People in Texas naturally prefer not to discuss topics involving death, which can include estate planning. However, not engaging in estate planning can have a detrimental effect on an individual's family, potentially leading to family feuds after the person's death. Going about estate planning the wrong way can also have a negative impact.
About 56 percent of parents in America have a living trust or will, and of this number, just 40 percent have one that has been updated in the past five years. In many cases, adult children do not know where their parents' estate planning documents are located and what information is included in them. This is one of the biggest barriers for a smooth distribution of assets after a parent's death.
Another common estate planning mistake is the failure to account for rivalry among siblings. It helps if a person plans for distributions among the kids to be equal; however, if this is not desired, it is wise for the person to discuss with the children what his or her wishes are before he or she passes away. It is also important to make sure that an estate plan is updated, particularly if an individual has remarried or has chosen to disinherit a child and none of this is reflected in the current estate plan.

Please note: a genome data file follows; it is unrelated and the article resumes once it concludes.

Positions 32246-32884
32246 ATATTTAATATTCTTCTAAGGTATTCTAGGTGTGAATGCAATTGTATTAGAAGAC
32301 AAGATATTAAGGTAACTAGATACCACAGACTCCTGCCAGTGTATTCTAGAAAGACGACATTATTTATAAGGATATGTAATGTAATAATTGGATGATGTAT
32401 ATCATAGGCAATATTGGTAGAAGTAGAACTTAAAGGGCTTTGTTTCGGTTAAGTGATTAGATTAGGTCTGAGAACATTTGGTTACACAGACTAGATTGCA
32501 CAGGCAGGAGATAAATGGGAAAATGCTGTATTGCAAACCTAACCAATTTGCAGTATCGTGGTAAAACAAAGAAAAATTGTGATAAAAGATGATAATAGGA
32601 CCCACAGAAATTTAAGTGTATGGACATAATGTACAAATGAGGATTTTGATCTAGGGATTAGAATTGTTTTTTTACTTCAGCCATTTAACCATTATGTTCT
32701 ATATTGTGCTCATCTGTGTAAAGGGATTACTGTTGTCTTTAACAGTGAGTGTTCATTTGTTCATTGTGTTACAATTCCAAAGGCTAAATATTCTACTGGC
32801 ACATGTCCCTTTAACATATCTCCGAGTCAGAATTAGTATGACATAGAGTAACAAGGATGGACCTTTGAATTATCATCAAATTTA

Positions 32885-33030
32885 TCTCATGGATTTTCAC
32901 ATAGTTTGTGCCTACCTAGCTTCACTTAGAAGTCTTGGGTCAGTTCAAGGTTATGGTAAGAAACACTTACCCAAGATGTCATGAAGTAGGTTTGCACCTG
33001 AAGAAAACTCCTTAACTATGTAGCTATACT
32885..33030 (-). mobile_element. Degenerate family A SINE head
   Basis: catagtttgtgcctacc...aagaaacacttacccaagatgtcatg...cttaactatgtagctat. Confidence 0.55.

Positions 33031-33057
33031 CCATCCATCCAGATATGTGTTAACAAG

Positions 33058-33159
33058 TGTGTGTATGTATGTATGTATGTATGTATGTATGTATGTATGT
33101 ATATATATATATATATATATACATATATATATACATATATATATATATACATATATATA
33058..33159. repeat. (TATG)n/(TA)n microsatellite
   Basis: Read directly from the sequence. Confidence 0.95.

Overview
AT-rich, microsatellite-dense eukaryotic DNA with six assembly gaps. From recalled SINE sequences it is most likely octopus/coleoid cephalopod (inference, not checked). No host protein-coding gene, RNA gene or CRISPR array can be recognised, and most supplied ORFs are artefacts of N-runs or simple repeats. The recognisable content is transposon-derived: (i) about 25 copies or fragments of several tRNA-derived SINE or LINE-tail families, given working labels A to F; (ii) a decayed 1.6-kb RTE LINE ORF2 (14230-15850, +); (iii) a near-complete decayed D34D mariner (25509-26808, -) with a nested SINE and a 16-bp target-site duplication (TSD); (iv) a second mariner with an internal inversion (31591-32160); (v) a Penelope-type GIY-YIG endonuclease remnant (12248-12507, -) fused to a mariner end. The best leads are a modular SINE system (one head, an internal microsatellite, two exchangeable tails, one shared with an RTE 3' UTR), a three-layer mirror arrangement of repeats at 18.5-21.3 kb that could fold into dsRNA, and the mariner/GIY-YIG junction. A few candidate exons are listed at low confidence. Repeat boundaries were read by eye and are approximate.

Estate planning is often considered a morbid task. However, when people do not create estate plans, their family members may not end up getting the assets the benefactor would like them to have. Creating a will or trust ultimately enables people in Texas to control what happens to their assets posthumously.
Source: mainstreet.com, "Here Are the Worst Estate Planning Mistakes You Can Make", Jason Notte, July 13, 2015